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The best experimental record of the year was for me undoubtedly by These New Puritans. I urge anyone with a passing interest in late period Talk Talk, Scott Walker or David Sylvian to take a listen to their ‘Field of Reeds’ album. Its proven that despite my love of short snappy pop, I am still able to enjoy a ‘difficult’ record when its done well. But I’m not here to waffle on about them yet again, I’ve just read a three out of ten review of this new Julia Holter record in indie rag ‘Loud and Quiet’ describing the record as ‘painful’. I’m not sure if its the lowered expectations I now have but on the basis of the first few tracks here I’m finding it very hard to agree.
Opener ‘World’ starts almost wordlessly before building slowly into something a lot more palatable. ‘Maxim’s 1’ is built around a nice orchestral sample with Holter’s sweet voice delicately placing words on top. Its a tremendously enjoyable track, much more sweetly melodic than you think, given her ‘difficult’ reputation. ‘Horns’ surrounding me, does, believe it or not contain horns, but also pulsing bass and a stretched out approach to song-craft, its darkly enjoyable, somewhere betwixt ‘Tilt’ era Scott Walker and Zola Jesus. There are, however, elements of the ‘experimental theatre’ which left the Loud and Quiet reviewer in despair, the first section of ‘‘In the Green Wild’ is like early 80’s Laurie Anderson, the kind of music only enjoyed by people in New York loft apartments.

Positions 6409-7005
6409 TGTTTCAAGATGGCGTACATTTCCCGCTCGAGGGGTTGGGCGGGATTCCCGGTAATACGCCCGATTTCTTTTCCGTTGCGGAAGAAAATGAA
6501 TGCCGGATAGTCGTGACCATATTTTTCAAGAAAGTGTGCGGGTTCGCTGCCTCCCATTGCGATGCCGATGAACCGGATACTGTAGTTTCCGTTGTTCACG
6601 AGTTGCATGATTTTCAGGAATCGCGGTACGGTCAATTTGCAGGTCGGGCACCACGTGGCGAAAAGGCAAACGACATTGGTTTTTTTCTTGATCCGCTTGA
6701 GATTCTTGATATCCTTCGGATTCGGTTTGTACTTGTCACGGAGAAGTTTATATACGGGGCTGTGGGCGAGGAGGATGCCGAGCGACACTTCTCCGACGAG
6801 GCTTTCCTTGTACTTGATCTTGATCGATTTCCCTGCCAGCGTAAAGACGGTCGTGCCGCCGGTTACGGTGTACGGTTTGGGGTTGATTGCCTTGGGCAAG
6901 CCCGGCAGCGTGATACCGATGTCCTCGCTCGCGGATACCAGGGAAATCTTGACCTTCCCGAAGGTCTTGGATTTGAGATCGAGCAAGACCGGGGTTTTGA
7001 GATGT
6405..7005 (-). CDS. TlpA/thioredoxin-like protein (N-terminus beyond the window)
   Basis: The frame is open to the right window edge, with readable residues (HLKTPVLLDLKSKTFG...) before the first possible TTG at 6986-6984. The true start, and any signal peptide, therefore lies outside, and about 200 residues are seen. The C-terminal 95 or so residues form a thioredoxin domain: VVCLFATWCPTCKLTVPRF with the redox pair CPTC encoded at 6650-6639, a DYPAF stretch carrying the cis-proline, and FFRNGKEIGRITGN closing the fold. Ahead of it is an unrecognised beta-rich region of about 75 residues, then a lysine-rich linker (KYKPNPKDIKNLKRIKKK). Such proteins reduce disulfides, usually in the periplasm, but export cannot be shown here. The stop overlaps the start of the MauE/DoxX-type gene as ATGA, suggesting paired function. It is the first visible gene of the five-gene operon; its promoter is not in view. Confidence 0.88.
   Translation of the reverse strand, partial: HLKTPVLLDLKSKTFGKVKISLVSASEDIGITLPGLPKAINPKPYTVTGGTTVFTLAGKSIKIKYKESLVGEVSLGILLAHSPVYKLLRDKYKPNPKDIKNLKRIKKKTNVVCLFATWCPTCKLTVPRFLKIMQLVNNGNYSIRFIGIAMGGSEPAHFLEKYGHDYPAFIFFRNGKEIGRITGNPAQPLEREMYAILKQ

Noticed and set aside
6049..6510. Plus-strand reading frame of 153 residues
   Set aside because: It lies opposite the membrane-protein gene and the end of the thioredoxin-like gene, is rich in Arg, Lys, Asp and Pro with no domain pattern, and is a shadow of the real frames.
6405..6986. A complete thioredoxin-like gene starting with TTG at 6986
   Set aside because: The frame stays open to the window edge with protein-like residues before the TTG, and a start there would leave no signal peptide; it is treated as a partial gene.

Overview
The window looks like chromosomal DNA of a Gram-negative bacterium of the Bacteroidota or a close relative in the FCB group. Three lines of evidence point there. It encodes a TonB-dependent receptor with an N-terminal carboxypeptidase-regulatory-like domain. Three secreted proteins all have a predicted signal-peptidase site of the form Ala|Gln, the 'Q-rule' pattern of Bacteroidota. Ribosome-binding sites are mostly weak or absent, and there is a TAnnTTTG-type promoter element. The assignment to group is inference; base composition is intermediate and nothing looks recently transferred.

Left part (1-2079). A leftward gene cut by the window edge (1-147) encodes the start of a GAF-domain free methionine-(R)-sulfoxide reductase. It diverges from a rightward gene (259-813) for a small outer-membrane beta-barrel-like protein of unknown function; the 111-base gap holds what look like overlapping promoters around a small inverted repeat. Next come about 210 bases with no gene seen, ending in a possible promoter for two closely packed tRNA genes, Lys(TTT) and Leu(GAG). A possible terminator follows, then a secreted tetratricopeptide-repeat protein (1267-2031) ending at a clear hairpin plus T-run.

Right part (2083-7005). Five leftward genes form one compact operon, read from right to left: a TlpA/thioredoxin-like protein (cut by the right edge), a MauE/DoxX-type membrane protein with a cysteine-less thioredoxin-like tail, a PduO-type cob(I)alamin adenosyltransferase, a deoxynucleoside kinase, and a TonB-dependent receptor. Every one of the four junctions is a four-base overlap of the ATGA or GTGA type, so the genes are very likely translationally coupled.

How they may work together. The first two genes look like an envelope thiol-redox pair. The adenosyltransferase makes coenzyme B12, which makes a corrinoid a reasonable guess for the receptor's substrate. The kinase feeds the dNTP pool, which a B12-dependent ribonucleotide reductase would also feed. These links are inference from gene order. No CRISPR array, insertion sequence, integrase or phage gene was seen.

Luckily, some warm synths creep into the mix half-way through providing much needed soulfulness and from there the track starts to take flight. ‘Hello Stranger’ is worryingly close to Enya while ‘Maxim’s 2’ edgy paranoia is completely at odds with its earlier more tuneful counterpart. All in all its an album not half as difficult I was expecting, with moments of sweet clarity and some pretty lovely sections. ‘This Is a True Heart’ is almost like a splintered take on a Bacharach and David ballad - with a lovely haunting sax solo. Gorgeous.
The comparisons are fairly centred around Joanna Newsome, Kate Bush, Joni Mitchell but Julia Holter has a really singular vision, one which can sometimes irritate and sometimes falls flat but on this evidence is largely a bold, varied and at times breathtaking work.
5/10 Daniel John 20th August 2013
I simply loved 'Tragedy', and it is one of my favourite albums, but the albums that have followed it have been vastly inferior in my opinion. The magic just isn't there and I'm mystified by the positive coverage. Oh well eh.
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